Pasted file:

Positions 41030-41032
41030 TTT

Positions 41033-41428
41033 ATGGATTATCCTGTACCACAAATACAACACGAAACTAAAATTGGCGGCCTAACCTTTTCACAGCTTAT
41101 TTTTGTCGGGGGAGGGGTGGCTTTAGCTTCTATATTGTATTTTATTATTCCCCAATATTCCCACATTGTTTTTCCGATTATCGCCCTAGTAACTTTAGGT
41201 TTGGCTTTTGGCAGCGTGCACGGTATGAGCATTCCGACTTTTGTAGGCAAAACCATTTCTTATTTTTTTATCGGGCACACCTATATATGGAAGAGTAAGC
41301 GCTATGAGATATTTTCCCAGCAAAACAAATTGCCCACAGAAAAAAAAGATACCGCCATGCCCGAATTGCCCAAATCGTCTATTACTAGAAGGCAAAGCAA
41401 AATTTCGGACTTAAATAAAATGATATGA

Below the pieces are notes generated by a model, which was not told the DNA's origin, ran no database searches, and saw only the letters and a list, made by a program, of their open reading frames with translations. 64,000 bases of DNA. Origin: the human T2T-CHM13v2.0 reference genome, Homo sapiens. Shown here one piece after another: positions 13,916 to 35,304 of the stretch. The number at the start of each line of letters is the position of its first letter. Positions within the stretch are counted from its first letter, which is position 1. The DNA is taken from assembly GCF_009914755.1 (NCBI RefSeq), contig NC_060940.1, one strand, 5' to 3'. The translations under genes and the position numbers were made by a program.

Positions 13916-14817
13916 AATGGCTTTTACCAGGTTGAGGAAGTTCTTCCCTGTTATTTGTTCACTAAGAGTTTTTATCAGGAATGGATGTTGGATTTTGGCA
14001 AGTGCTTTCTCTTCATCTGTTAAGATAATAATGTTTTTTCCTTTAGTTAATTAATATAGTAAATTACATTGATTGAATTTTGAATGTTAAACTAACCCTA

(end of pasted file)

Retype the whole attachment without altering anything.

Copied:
Positions 41030-41032
41030 TTT

Positions 41033-41428
41033 ATGGATTATCCTGTACCACAAATACAACACGAAACTAAAATTGGCGGCCTAACCTTTTCACAGCTTAT
41101 TTTTGTCGGGGGAGGGGTGGCTTTAGCTTCTATATTGTATTTTATTATTCCCCAATATTCCCACATTGTTTTTCCGATTATCGCCCTAGTAACTTTAGGT
41201 TTGGCTTTTGGCAGCGTGCACGGTATGAGCATTCCGACTTTTGTAGGCAAAACCATTTCTTATTTTTTTATCGGGCACACCTATATATGGAAGAGTAAGC
41301 GCTATGAGATATTTTCCCAGCAAAACAAATTGCCCACAGAAAAAAAAGATACCGCCATGCCCGAATTGCCCAAATCGTCTATTACTAGAAGGCAAAGCAA
41401 AATTTCGGACTTAAATAAAATGATATGA

Below the pieces are notes generated by a model, which was not told the DNA's origin, ran no database searches, and saw only the letters and a list, made by a program, of their open reading frames with translations. 64,000 bases of DNA. Origin: the human T2T-CHM13v2.0 reference genome, Homo sapiens. Shown here one piece after another: positions 13,916 to 35,304 of the stretch. The number at the start of each line of letters is the position of its first letter. Positions within the stretch are counted from its first letter, which is position 1. The DNA is taken from assembly GCF_009914755.1 (NCBI RefSeq), contig NC_060940.1, one strand, 5' to 3'. The translations under genes and the position numbers were made by a program.

Positions 13916-14817
13916 AATGGCTTTTACCAGGTTGAGGAAGTTCTTCCCTGTTATTTGTTCACTAAGAGTTTTTATCAGGAATGGATGTTGGATTTTGGCA
14001 AGTGCTTTCTCTTCATCTGTTAAGATAATAATGTTTTTTCCTTTAGTTAATTAATATAGTAAATTACATTGATTGAATTTTGAATGTTAAACTAACCCTA